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October 2008

IFRS implementation Û Auditors’ Training

By Uday Chitale, Murtuza Vajihi, Chartered Accountants
Reading Time 5 mins

Accountant Abroad

Earning your stripes as a certified public accountant is not
an easy job. This is about to get even more complicated as the United States
Securities and Exchange Commission is moving toward adoption of International
Financial Reporting Standards (IFRS).

There is going to be a scramble to train people who are in or
headed for financial accounting careers. Plus, there will be a host of issues
that arise for the profession: Training institutes and firms will be stretched
to prepare auditors for the switch. Accounting firms may face new legal
liability. And, investors will have a new breed of financial statements to
study. There’s work ahead for all involved.

Principle-based v. rule-based :

One thing most accountants have probably learned is this :
U.S. GAAP largely is considered a rules-based set of standards, while IFRS is
considered more principles-based and, therefore, subject to more interpretation.
This requires that accountants know business, the economics behind transactions
and the accountant’s responsibility to society to report things that reflect
economic reality. Without this knowledge, data could be presented in ways that
could be misunderstood or misleading. If rules are going to be less specific,
then intent needs to be understood.

Will professors focus more on principles and the conceptual
framework for the rules rather than on the rules themselves ? But will there be
time to teach anything but regulations and the how-to mechanics of accounting ?
These questions remain un- answered.

There is a need to graduate students who know more ‘canon’
than context since partners and managers can do the interpretive work. There is
a requirement for entry-level people who know enough rules to be effective when
sent out on a job. Most agree that principles will be of increasing importance
in training the next generation of accountants as there is more judgment needed
in applying IFRS.

However, this does not take away the fact that focus needs to
be on the conceptual framework, which is more heavily relied upon in IFRS.
Professors can round out this knowledge by comparing IFRS specifics to those of

This brings in the issue of litigation. One can take a legal
stand when it comes to rules by saying that ‘These are the rules. We made sure
the company conformed to them.’ This is not the same with principles. They can
be interpreted differently, and the interpretation that seemed like a good idea
during audit might not look as good in front of a jury. In light of legal
issues, the shift to fewer rules and more principles will prompt accountants to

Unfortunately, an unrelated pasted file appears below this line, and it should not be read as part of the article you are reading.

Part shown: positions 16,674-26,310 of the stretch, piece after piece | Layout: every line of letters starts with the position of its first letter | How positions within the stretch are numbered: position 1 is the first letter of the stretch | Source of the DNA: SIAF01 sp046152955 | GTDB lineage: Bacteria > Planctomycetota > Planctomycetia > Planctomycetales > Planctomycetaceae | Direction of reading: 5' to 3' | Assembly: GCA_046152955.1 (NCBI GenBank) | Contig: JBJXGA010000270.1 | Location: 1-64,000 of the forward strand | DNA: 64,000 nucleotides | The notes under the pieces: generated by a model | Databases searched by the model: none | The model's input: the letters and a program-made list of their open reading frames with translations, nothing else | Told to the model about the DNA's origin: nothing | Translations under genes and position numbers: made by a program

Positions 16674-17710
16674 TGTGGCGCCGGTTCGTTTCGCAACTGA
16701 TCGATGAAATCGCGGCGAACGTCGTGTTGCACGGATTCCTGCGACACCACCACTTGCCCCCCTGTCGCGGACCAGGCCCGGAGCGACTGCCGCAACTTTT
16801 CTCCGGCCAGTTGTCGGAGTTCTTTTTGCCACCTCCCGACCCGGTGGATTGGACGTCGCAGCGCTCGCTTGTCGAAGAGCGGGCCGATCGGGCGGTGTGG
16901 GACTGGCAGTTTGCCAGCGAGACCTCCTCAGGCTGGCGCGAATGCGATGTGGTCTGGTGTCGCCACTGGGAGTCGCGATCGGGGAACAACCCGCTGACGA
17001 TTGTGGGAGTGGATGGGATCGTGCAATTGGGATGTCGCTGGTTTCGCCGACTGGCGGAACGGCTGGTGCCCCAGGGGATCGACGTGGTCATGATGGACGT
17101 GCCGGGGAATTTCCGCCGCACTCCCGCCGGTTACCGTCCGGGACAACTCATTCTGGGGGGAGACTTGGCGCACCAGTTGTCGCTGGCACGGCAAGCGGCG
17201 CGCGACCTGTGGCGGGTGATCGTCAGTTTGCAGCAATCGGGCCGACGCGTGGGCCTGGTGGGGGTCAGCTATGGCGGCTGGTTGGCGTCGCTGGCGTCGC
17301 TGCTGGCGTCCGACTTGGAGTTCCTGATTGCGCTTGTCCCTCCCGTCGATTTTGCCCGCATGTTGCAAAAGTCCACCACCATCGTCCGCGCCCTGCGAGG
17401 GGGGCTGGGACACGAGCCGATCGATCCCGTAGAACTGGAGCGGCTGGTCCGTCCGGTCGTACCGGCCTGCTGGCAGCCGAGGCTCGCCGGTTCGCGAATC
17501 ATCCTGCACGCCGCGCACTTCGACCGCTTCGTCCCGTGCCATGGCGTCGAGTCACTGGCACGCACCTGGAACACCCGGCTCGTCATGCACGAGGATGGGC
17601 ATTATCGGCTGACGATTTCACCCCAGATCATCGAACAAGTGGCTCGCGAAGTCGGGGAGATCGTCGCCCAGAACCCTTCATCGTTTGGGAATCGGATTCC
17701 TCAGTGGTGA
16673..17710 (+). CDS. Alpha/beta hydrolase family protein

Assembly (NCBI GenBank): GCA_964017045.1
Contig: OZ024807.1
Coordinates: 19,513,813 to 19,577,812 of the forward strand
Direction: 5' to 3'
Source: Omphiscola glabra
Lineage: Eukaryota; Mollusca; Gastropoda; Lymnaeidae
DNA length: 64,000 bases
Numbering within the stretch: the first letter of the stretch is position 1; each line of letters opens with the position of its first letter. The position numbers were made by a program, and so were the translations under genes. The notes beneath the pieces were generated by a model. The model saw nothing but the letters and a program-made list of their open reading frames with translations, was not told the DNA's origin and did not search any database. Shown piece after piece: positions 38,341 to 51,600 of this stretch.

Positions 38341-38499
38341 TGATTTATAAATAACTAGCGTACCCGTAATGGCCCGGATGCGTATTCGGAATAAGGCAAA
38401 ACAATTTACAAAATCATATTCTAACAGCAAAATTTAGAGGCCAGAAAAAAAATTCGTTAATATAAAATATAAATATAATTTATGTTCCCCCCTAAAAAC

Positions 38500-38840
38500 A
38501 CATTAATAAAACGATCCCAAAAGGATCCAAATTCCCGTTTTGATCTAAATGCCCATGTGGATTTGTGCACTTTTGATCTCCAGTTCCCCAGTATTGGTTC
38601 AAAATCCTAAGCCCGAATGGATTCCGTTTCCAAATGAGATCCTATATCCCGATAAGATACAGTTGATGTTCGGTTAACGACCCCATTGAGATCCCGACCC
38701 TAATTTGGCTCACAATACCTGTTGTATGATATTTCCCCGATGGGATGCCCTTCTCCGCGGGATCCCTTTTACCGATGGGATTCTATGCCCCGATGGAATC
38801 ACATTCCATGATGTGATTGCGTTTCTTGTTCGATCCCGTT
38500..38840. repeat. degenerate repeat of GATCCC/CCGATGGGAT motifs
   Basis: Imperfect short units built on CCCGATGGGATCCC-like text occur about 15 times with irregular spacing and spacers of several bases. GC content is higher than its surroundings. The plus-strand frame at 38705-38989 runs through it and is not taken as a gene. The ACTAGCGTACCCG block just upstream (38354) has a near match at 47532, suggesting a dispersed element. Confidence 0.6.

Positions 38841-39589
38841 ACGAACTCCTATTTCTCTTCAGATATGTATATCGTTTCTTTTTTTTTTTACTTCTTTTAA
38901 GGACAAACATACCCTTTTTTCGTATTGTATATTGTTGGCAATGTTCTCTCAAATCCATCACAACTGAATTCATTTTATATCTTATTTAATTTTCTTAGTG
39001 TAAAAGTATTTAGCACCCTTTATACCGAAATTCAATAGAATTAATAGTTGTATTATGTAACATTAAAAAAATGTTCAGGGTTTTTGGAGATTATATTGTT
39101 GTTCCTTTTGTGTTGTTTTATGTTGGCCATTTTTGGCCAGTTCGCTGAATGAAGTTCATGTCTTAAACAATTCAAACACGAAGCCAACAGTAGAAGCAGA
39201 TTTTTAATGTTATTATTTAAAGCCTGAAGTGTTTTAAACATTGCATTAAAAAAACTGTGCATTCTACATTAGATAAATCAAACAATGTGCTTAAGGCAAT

hone skills in documenting interpretations and procedures clearly and concisely,
resulting in the entry-level person turning into a critical thinker and a good

The other point to ponder is discussions between auditors and
corporate management over disclosures and unqualified financial statements. IFRS
may give managers more power in negotiating with auditors over rules’
interpretation and adverse opinions in statements. Issuing an audit opinion is
the auditor’s discretion including the type of opinion to issue. However, there
is a school of thought which opines that this could result in additional
disclosures in the financial statements whether by way of a footnote or
otherwise. If this takes place, then investors will need to work harder to
understand the financial health of companies they’re researching.

World-class catch-up :

Since 2005, companies in the European Union have been
adhering to IFRS, a circumstance that some feel puts U.S. markets at a
disadvantage. “Banks are interested in IFRS because U.S. regulations place a
significant cost on firms.”

GAAP compliance makes U.S. markets more expensive places to
raise capital and less competitive than foreign markets. That was particularly
true for foreign firms, as they had to reconcile statements to U.S. GAAP prior
to this past January, when the SEC dropped the GAAP-reconciliation requirement.
The fact that the SEC said it’s OK to file under IFRS is tantamount to saying
those standards are acceptable.

IFRS may soon be acceptable for U.S. securities issuers, too.
The SEC voted on August 27, 2007 to publish for public comment a proposed
roadmap that could lead to the use of IFRS by U.S. issuers beginning in 2014.
The proposed multi-year plan sets out several milestones that, if achieved,
could lead to the use of IFRS by U.S. issuers in their filings with the
commission. With market globalisation as a driver, the push to bring U.S.
accounting in line with international standards is definitely on. This is going
to result in a requirement for much more robust IFRS education. Academics expect
IFRS questions to first appear on the CPA exam this year. Convergence between
the two standards — U.S. GAAP and IFRS — already is under way.

(Source :

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